Despite the challenges presented by a sluggish economy and the ongoing march of online, there seems to be little to diminish the popularity of out-of-town shopping malls – in the UK at any rate.
From Thurrock to Sheffield, from Manchester to Gateshead and beyond, millions of Brits continue to flock to these retail temples in search of… well, anything and everything. Plates of sushi on conveyor belts, fast fashion, high fashion, posh coffee, smart phones, not forgetting some of those highly scented bath bombs that you once never knew you needed but now can’t do without.
Malls are clean, they’re bright, they’re largely – importantly in the UK – under cover, and they’re also a whole lot of fun.
Let’s remember too in most circumstances they offer something to British consumers that their local town and city centre isn’t able or willing to provide – free parking.
So – all good, right? Well, maybe. But here’s the thing. During a trip into a local mall late last October, I got into conversation with one of the guys whose job it is to wear a blue t-shirt and advise you on how to part with your cash for the latest super-cool piece of Californian high-tech. It was first thing on a Monday morning, and I mentioned that the mall seemed quiet. He agreed, but then said “but it wasn’t like this over the weekend – really busy – run up to Christmas – they were actually fighting over car parking spaces, the police were here…”
I remembered that discussion a couple of days ago when I paid another visit to the same mall. It being mid week and in the middle of the day, but in the middle of school holidays, the mall – and the car park – were, well, middling busy.
You might therefore think that all was well out there amongst the bays. You wouldn’t necessarily be right. Despite – or maybe because of – the fact that the average mall trip involves a commitment to put one foot in front of another for possibly some considerable time, the game appears to be to park absolutely as near to the entrance as possible – even with the sun beating down, and no rain in the forecast.
Chevroned zones? Double yellow lines? Kerbs and grassed areas? None are sacrosanct in the desire of some folk to minimise the car-to-shops distance. The recently renewed directional floor arrows were merely a waste of paint for many visitors in chunky 4x4s, trendy little coupes, and retro super minis in that hunt for proximity to where the retail action is.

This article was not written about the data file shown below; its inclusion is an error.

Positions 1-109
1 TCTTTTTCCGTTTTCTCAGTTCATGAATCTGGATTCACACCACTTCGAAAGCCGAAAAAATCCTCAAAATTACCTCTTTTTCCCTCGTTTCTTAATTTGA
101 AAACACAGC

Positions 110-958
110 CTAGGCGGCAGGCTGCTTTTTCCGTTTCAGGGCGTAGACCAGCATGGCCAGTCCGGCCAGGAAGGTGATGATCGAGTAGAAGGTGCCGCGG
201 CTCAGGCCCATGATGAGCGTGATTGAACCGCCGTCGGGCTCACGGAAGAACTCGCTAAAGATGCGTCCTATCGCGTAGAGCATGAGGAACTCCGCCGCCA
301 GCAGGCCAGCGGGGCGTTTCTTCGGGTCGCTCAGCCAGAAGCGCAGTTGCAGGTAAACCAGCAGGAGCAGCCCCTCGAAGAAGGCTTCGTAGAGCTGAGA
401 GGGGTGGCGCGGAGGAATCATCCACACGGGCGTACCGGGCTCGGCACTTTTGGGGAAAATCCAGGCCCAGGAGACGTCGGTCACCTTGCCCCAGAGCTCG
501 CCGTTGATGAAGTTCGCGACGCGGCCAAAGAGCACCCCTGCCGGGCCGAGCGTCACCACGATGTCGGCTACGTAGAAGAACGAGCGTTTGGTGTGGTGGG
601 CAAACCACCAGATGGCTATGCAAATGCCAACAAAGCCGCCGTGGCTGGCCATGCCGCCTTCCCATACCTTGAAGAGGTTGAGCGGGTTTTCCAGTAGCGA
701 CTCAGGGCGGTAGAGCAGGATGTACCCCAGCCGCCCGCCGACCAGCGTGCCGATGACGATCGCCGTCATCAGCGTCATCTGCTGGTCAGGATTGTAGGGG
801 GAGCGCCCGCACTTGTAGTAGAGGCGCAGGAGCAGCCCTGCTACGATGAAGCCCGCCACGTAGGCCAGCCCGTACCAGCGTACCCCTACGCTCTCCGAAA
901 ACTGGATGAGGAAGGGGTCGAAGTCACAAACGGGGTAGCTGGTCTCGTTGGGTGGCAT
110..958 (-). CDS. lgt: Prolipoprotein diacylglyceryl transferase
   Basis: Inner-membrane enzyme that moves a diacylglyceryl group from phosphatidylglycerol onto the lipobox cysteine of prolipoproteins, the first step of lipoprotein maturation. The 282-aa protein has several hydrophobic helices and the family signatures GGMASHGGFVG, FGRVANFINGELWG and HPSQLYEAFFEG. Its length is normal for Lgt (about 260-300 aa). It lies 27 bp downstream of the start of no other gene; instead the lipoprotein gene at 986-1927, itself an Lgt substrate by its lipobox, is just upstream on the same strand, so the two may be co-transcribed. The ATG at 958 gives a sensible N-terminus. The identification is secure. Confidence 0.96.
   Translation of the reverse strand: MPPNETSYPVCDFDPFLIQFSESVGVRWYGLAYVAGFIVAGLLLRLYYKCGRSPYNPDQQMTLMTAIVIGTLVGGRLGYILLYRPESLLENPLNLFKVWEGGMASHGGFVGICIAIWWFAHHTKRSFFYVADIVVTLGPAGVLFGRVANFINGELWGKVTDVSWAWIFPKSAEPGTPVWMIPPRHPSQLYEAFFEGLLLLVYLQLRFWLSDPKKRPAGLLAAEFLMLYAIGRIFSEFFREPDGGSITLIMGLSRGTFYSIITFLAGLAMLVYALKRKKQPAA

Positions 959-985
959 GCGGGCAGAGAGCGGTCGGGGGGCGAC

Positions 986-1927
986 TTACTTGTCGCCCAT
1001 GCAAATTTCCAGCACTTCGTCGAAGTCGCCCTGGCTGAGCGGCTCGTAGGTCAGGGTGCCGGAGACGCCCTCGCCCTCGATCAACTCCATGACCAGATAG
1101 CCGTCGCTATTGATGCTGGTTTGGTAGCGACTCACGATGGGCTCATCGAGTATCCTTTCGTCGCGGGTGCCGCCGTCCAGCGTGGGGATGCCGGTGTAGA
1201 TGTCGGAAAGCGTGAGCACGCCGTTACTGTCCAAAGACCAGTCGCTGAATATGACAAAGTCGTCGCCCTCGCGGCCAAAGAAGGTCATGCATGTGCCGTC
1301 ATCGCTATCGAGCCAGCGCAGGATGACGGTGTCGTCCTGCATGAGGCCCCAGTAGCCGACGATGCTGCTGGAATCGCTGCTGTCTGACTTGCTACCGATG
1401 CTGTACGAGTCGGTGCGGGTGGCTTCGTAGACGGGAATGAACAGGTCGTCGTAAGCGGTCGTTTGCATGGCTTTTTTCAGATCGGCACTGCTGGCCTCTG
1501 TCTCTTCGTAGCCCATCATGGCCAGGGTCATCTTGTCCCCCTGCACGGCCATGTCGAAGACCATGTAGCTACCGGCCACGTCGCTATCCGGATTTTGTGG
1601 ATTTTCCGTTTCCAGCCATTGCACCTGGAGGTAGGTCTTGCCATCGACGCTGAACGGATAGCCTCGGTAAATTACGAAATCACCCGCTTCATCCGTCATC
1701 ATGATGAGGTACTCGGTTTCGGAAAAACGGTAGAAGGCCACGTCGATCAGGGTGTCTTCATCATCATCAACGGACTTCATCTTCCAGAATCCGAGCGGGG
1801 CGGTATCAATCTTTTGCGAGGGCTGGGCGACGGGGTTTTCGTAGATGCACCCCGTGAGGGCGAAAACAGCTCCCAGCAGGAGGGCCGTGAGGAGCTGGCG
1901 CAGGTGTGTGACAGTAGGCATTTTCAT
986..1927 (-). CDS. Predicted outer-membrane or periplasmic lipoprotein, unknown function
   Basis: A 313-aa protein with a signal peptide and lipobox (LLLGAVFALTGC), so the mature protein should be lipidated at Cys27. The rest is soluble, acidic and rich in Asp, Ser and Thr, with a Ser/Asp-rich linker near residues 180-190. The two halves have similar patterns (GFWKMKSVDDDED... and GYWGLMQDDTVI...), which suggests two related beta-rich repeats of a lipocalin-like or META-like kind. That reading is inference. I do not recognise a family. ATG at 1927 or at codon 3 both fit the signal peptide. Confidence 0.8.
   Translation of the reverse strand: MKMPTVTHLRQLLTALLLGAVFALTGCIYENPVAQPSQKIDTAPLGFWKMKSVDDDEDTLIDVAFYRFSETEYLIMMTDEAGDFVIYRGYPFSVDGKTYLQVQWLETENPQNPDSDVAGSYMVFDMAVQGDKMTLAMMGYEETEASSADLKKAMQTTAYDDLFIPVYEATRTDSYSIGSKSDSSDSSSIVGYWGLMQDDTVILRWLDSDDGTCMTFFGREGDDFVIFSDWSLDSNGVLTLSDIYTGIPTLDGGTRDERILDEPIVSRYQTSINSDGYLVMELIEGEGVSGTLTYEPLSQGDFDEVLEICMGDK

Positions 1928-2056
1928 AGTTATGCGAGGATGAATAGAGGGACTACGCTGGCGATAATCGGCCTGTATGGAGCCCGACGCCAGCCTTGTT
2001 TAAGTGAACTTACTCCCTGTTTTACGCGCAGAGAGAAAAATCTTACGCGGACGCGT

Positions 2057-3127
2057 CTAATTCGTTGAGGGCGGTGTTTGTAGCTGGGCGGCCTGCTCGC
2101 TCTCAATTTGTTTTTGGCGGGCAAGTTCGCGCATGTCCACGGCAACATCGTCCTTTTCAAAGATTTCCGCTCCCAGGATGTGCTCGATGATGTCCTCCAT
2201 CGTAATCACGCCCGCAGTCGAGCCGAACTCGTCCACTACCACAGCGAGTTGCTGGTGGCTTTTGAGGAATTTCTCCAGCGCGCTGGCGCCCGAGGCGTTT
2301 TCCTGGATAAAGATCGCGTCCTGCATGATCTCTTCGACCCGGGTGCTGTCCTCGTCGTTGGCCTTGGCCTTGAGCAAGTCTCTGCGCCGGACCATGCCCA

Cue angry faces, near misses as cars bolted in the wrong direction to snaffle a spot, while, hanging in the air like a cloud, the sense of injustice that comes when the driver of a huge off-roader thinks that they can abandon their machine where they like just because it suits them.
And yet, a little way from this madness, just a few seconds’ stroll further, many, many crisp, empty and desirable car parking spaces stood undisturbed. On this Wednesday lunchtime it really was – take your pick.
So what do we learn from all this?
While it would be wonderful to think that saying “calm down, people” would work, we all know that this is unlikely to happen. So maybe, let’s start with communicating effectively on this issue. The old line of ‘educate, inform and entertain’ kind of fits quite well here. If we don’t start to point out the folly, the silliness and the selfishness of this “me-me-me nearest the entrance” behaviour, we will find it difficult, if not impossible to make things change.
So, posters, leaflets, car park ambassadors – with the detail of the message spiced up with a degree of wit and charm to make us smile – will help spread the word that shopping in a mall should be fun, not the excuse to start a feud.
It might also persuade customers that putting in an extra two minutes’ stroll from the car park can actually add to the overall retail-as-therapy experience.
With that kind of communications plan up and running, it could then be time for some malls to deal more effectively with the more extreme forms of guerrilla parking that can go on.
That way, the vast majority of customers who park fairly can see that the chevron grabber, the double yellow line hogger, the kerb surfer, the verge warrior and the turning circle squatter don’t get away with it. And that could be one of the best Christmas presents this season’s mall visitors might get.